The Brain: Targeted Teaching Model for 21st Century Schools
Emerging research in the neurological and cognitive sciences offers promising possibilities to inform and enhance the teaching and learning process. Translating this research to practice, however, is often challenging for educational practitioners. This presentation will offer teachers and administrators practical application of research from the learning sciences through the lens of the Brain-Targeted Teaching Model—an instructional framework based on the tenets of research-based effective instruction. We will examine ways in which the Brain-Targeted Teaching Model supports meaningful integration of the arts and review recent research findings by the Johns Hopkins research team.
- Describe themes in brain research that can inform educational practice consistent with the Brain-Targeted Teaching Model.
- Describe how emotional and physical learning environments affect learning.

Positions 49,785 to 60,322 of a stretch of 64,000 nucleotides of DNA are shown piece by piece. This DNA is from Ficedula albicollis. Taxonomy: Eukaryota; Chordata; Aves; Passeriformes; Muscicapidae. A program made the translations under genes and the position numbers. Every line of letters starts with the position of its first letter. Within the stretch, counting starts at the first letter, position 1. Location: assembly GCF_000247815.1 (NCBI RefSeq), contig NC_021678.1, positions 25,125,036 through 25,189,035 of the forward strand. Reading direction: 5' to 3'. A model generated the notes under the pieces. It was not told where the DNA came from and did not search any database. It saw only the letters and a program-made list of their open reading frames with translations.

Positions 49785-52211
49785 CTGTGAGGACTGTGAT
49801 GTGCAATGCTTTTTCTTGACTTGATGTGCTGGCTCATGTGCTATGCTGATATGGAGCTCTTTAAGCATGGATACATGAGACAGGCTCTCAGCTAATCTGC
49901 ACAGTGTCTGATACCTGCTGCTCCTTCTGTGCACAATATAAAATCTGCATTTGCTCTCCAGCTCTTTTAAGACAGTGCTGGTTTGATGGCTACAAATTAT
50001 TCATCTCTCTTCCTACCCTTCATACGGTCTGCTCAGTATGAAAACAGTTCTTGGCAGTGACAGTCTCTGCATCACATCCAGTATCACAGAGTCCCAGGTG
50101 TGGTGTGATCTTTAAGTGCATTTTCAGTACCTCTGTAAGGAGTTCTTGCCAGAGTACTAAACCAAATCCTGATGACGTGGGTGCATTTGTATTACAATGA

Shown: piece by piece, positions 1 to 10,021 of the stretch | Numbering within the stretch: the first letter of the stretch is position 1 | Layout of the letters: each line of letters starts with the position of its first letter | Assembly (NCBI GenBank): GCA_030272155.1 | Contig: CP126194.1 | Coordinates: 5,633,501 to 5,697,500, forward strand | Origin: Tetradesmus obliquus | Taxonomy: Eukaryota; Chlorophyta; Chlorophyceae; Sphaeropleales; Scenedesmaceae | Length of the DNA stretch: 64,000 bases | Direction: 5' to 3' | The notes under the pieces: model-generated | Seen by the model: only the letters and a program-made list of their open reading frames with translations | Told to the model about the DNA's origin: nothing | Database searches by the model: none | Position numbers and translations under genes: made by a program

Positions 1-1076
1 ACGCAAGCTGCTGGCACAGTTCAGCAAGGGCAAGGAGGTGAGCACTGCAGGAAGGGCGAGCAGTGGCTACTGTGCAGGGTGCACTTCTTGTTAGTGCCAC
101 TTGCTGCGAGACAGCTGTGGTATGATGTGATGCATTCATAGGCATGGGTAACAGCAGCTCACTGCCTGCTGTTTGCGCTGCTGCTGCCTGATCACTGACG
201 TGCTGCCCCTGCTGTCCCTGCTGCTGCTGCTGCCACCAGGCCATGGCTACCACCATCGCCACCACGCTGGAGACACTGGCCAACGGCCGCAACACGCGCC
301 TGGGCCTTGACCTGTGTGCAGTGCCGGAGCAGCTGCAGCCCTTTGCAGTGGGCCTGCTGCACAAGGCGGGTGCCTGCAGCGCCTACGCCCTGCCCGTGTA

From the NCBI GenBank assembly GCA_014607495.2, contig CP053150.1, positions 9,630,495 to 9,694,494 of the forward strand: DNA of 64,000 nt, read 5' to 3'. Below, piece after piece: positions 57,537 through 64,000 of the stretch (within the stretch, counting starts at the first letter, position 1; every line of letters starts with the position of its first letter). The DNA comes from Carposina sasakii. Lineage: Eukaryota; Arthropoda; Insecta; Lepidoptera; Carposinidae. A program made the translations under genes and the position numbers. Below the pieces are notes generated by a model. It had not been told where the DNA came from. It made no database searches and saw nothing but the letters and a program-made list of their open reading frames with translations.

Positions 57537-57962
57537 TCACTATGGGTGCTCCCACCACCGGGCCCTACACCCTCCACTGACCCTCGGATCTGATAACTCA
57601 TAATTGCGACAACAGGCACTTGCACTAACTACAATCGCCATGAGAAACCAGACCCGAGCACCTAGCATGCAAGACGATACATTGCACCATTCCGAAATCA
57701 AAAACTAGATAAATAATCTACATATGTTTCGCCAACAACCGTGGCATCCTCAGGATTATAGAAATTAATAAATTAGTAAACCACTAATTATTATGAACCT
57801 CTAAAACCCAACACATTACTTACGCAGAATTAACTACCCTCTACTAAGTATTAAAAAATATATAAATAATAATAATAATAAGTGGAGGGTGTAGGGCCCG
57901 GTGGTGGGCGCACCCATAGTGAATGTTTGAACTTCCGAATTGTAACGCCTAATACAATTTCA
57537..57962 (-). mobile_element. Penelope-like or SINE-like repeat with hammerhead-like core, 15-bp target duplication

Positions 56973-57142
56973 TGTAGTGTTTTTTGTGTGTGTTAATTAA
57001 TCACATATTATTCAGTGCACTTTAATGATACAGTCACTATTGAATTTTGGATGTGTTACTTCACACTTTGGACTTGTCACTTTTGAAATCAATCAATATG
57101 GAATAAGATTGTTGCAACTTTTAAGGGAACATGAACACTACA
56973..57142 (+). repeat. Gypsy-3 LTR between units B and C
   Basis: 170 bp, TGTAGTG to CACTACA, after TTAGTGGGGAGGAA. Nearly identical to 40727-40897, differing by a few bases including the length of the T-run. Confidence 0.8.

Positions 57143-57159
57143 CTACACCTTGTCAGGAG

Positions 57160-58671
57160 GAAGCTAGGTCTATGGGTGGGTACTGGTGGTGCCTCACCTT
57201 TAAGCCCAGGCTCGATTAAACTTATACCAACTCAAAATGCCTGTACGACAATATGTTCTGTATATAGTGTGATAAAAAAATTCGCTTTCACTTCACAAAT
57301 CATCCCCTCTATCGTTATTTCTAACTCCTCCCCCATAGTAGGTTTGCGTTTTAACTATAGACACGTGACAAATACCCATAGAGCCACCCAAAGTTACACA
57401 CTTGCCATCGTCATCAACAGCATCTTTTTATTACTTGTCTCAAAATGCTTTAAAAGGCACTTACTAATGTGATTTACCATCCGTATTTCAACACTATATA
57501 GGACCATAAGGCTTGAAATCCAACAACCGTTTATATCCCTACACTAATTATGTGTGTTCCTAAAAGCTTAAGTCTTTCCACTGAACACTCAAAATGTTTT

- Identify themes in brain research that educators can apply as they design instruction; teach for mastery of content, skills, and processes; design activities to apply and extend knowledge through creative problem-solving; and evaluate learning.
- Identify specific classroom strategies to improve teaching and learning through the Brain-Targeted Teaching Model including integrating the arts into content instruction.
About Your Instructor:
Mariale M. Hardiman, Ed.D
Mariale M. Hardiman, Ed.D. Professor, Johns Hopkins University School of Education Director, Johns Hopkins University Neuro-Education Initiative, Past principal - Roland Park Elementary/Middle School, Baltimore, MD. Author of books and book chapters including: The Arts and Creativity: From Research to Practice (2019, in Contreras-Vidal, Ed); From STEM to STEAM (2018; in Steward, Eds); Education and the Arts: Educating Every Child in the Spirit of Inquiry and Joy (2017, Canestrari & Marlowe, Eds); Brain-Targeted Teaching for 21st Century Schools (Corwin Press, 2012); “The Creative-Artistic Brain” (in Mind, Brain, and Education, 2010); Neuroeducation: Learning, Arts, and the Brain (2009); Connecting Brain Research with Effective Teaching: The Brain-Targeted Teaching Model (Rowman & Littlefield Education, 2003); www.braintargetedteaching.org
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